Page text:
Green shoots aplenty in Wick Fifths’ first outing this season
|HQ - Rose Cottage
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Rose Cottage hosted an entertaining encounter on Saturday as Hampton Wick’s Fifth XI slipped to a three-wicket defeat in their first match of the season. While Mike Hamblin’s side would eventually lose out to an Ashford Fifth XI with six matches under their collective belts this season, the 35-over game produced a number of very encouraging signs for The Wick.
The Wick batted first, which was welcome, with the short boundaries of the Rose Cottage field reminiscent (if you squint) of famously bat-friendly Test venues such as The Wanderers in Johannesburg and the old SSC in Colombo.
There was even a South African opening batsman to play the Herschelle Gibbs role, with Ted Goodwin facing the new ball alongside batting partner Rob Ritchie. Goodwin is typically a quick bowler for the top teams at The Wick but turned out for the Fives to join his daughter, Paige, and he looked assured with the bat from the start of the innings.
Ritchie, too, was watchful in the opening overs and displayed a compact technique against some decent opening bowlers. With seven overs bowled, however, the opening stand was broken with Ritchie (9) trapped LBW to a Rob Nicholls ball that jagged back.
The dismissal brought Paige Goodwin to the crease to join her dad, but the family reunion was short-lived as Ashford’s Suhaib Choudray summoned a perfect Yorker to dismiss her first-ball. Remarkably, the young seamer did it again the next delivery to remove Imogen Higgins and give himself a chance at a hat-trick.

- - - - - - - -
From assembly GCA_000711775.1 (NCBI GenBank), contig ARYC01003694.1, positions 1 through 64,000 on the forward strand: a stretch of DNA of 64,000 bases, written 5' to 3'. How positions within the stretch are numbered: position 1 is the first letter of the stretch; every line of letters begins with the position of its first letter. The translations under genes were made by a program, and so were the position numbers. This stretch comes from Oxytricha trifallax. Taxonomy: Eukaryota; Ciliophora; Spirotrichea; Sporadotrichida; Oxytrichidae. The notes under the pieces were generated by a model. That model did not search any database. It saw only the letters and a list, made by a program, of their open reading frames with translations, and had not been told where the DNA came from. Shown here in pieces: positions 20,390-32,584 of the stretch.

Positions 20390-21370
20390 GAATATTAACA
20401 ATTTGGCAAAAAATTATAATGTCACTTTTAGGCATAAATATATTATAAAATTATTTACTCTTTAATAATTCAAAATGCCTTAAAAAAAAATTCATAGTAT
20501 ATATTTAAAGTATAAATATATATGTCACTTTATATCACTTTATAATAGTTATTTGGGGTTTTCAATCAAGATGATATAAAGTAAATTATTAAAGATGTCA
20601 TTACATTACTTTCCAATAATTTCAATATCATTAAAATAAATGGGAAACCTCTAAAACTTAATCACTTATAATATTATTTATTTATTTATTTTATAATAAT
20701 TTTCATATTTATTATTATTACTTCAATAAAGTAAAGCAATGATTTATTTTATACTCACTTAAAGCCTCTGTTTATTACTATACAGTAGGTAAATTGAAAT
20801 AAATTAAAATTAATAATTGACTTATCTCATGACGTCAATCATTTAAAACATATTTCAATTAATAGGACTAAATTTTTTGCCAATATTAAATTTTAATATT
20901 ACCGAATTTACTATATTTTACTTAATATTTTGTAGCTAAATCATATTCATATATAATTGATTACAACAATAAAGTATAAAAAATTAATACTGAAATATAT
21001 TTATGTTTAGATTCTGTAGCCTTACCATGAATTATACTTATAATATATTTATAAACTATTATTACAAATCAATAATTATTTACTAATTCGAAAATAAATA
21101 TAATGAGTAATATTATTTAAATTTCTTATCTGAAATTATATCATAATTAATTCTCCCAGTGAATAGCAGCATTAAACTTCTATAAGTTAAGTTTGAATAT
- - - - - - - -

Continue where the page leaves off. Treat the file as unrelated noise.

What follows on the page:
With the Fives having lost three wickets in three balls (spanning two overs), Tom Dunmore denied Choudray a hat-trick with a stern forward defensive. The left-handed allrounder then looked to dig in and rebuild alongside Goodwin Senior. With Goodwin moving through the gears at the other end, the partnership was looking promising until Ashford made a change of bowling. Dunmore (4) offered a caught-and-bowled chance that was accepted by veteran spinner Keith Manning, bringing Fives skipper Mike Hamblin to the crease.
Hamblin (17) batted responsibly, looking particularly strong off his pads to the seamers and offering a solid partner to the increasingly dominant Goodwin. The partnership had contributed over 50 runs by the time Manning struck again, bowling Hamblin.
All the while, Goodwin accumulated runs at an impressive pace. Particularly impressive were the two straight sixes he smote with coruscating power onto the neighbouring cycling path, endangering bowlers’ egos as well as the occasional dog walker. It was wonderfully clean hitting that helped his side to a competitive total.
Goodwin was joined by club debutant Roy Singh, who played some classy attacking shots in a promising cameo of 14. Unfortunately, the partnership was ended when Goodwin (89) holed out to the skiddy quick bowling of Azam Butt, who would also remove Singh.